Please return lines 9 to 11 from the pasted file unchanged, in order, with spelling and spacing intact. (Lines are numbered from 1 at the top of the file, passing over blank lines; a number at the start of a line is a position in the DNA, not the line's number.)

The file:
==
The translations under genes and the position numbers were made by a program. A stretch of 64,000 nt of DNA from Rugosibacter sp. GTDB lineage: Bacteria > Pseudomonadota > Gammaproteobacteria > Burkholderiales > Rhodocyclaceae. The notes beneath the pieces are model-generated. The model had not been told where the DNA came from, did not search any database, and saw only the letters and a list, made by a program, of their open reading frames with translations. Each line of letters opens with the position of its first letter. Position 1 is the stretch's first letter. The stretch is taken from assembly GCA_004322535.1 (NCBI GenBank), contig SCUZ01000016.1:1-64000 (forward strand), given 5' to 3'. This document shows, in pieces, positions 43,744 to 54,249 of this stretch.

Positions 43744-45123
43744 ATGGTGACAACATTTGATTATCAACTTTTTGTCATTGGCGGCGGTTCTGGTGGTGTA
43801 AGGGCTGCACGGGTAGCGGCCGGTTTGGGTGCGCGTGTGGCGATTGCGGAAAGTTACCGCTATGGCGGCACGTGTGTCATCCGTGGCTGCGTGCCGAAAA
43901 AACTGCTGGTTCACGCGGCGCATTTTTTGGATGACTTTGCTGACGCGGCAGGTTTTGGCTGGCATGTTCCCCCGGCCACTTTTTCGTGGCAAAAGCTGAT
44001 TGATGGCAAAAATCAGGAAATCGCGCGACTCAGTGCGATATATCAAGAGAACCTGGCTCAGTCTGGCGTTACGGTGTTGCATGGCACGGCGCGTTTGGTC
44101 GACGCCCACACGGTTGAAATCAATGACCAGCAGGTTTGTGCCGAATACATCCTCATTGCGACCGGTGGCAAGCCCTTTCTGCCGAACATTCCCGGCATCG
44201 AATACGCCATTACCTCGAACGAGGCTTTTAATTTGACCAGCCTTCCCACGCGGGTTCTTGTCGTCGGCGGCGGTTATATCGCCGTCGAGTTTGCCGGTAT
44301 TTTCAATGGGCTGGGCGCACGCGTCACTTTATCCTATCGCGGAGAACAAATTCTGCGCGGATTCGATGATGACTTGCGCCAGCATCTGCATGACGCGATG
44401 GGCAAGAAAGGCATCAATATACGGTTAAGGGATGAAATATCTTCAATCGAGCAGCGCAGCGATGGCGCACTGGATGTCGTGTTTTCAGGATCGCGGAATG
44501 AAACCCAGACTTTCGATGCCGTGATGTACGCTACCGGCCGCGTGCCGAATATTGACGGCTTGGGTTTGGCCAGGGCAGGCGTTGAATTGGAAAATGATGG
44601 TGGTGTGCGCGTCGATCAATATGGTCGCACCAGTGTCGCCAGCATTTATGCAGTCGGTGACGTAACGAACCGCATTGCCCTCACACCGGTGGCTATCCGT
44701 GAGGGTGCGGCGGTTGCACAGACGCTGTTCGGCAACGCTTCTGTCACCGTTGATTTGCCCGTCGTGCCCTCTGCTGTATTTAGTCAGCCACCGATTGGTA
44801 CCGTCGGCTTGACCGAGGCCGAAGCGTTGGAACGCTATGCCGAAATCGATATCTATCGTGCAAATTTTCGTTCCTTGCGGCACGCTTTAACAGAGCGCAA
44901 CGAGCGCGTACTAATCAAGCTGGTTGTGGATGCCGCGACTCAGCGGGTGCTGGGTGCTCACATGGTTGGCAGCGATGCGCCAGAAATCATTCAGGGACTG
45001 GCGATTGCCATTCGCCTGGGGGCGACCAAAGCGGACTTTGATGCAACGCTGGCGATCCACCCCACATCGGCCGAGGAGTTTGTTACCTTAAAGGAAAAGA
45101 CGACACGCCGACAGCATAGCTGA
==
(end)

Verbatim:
44301 TTTCAATGGGCTGGGCGCACGCGTCACTTTATCCTATCGCGGAGAACAAATTCTGCGCGGATTCGATGATGACTTGCGCCAGCATCTGCATGACGCGATG
44401 GGCAAGAAAGGCATCAATATACGGTTAAGGGATGAAATATCTTCAATCGAGCAGCGCAGCGATGGCGCACTGGATGTCGTGTTTTCAGGATCGCGGAATG
44501 AAACCCAGACTTTCGATGCCGTGATGTACGCTACCGGCCGCGTGCCGAATATTGACGGCTTGGGTTTGGCCAGGGCAGGCGTTGAATTGGAAAATGATGG